Conclusion: The high-risk and high-reward Agile approach for systems development enabled many organisations to respond quickly to changing management strategies and yielded significant productivity benefits, according to a 2015 survey1.
However the same survey found not everyone has been so successful, as lack of experience in using the Agile approach, and organisation resistance to change, have frustrated almost the same number of organisations.
Once IT and business management have decided that Agile is the right approach they must:
Conclusion: Poor planning is frequently cited in surveys as a major reason an ICT project has failed. A major element in the planning process is the preparation of the business case setting out why the project is needed and must be approved.
Management is remiss when it approves a poorly developed business case as it sends the wrong message to developers and sponsors – that if the project fails to deliver they are not to blame.
Conclusion: With the increasing focus on governance of ICT investments and successful project delivery there will be an ongoing demand for high quality Project Managers to deliver outcomes for organisations. According to an article in The Australian earlier this year the most in-demand ICT roles are “Project Managers, Business Analysts and .NET professionals1”. CIOs have a number of challenges in recruiting or developing project management capabilities to ensure projects are successfully delivered to the organisation.
Conclusion: Most organisations have more ICT enabled projects and initiatives than they can possibly deliver. A significant number of CIOs report that gaining business consensus to prioritisation of projects can be an extremely difficult and often emotional process.
While availability of budget is a common qualifying criterion for ICT project progression, it is often not the biggest constraint. By applying a relatively simple project prioritisation framework to the list of projects waiting to be undertaken, CIOs can develop a program of work that is achievable and can be agreed across the organisation.
Conclusion: IT steering committees and project managers must ‘keep their eye on the ball’ and remain alert for indicators that a project under their remit might fail. Avoiding corrective action will impact on morale and increase costs and potentially delay the project’s implementation. By taking immediate corrective action the project might be saved, or if it is to be stopped, minimise losses.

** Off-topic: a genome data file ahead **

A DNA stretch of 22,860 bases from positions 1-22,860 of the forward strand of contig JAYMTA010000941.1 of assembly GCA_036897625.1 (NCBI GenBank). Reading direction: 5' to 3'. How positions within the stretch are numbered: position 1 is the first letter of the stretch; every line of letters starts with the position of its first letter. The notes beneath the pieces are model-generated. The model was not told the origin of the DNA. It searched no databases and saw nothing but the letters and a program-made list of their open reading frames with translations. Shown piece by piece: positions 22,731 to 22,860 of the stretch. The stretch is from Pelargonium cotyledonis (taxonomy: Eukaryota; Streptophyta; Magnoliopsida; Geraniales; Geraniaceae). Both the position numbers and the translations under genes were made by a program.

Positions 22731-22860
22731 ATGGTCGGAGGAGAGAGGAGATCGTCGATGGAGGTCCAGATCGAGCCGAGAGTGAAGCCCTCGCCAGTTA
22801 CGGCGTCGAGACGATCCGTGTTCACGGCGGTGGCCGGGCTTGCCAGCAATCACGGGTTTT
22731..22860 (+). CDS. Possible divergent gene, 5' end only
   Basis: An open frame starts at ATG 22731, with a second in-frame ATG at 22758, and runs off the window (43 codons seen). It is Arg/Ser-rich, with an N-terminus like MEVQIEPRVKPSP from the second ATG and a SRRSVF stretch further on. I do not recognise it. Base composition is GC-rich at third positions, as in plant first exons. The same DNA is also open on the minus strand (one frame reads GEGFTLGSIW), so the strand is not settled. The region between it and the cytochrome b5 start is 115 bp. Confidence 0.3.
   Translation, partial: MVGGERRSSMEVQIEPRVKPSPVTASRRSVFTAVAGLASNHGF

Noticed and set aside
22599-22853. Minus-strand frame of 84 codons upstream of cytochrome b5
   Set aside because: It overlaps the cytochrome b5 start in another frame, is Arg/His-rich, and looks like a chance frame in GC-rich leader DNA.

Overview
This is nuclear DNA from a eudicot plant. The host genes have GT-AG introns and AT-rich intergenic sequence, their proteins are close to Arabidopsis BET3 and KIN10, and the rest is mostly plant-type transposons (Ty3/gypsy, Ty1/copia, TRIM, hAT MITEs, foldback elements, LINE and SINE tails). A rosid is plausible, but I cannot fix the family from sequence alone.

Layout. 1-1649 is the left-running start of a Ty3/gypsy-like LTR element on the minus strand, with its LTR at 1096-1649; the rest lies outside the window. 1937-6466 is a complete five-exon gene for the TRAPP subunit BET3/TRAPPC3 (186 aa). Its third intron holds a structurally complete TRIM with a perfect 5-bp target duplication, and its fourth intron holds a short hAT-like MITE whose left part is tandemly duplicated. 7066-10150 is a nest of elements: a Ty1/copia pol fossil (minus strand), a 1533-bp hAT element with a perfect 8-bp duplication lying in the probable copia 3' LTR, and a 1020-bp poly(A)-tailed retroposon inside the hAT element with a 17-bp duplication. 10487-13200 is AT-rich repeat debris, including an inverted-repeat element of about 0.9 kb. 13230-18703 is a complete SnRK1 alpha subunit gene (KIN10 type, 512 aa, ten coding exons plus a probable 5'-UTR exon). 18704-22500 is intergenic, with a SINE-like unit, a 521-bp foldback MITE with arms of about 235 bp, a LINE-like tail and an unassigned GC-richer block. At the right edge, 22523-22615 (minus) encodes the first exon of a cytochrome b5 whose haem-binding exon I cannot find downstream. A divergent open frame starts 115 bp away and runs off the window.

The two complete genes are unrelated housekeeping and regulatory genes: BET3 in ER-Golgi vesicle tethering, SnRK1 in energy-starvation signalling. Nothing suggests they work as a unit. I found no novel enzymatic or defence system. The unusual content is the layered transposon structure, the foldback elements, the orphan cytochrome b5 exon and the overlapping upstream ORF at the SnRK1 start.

Conclusion: Establishing, or re-launching, a Program Management Office (PMO) using a text-book driven, ‘cookie cutter’ approach is not likely to bring about improvements in the performance of individual projects, IT programs or even a portfolio of projects. While some initial improvements may be observed as a consequence of closer management scrutiny, it is rare for formula-based approaches to work effectively on a sustained basis.
Conclusion: The terms “IT” and “governance” are frequently coupled, sometimes glibly and often inappropriately. Indeed, IT governance seems to have a multiplicity of meanings but is generally seen by IT people as a “white knight” in which business user engagement, properly executed, will overcome a troubled IT situation.
Conclusion: Australian taxpayers should applaud the Rudd government for adopting in full, all the recommendations of the Gershon Report.1 As a consequence, IT savings of an estimated $1 billion are planned for realisation over the next 10 years. However, will the government be able to bank all these savings? The answer is probably no. Intentionally or otherwise, what Gershon proposes is nothing more or less than a wide-scale, transformational change program. These unfortunately, rarely meet with complete success2.
Conclusion: The ability of organisations to implement major strategic business initiatives is to a large degree dependent on their ability to successfully execute the program of projects on which these strategies are reliant. Despite the importance of such programs most organisations, while accustomed to the demands of managing individual projects, often lack the skills and experience required to manage the complexity of such programs. The recruitment of an experienced program manager to lead the program and an integrated approach to program governance and planning can go a long way to ensuring a successful outcome.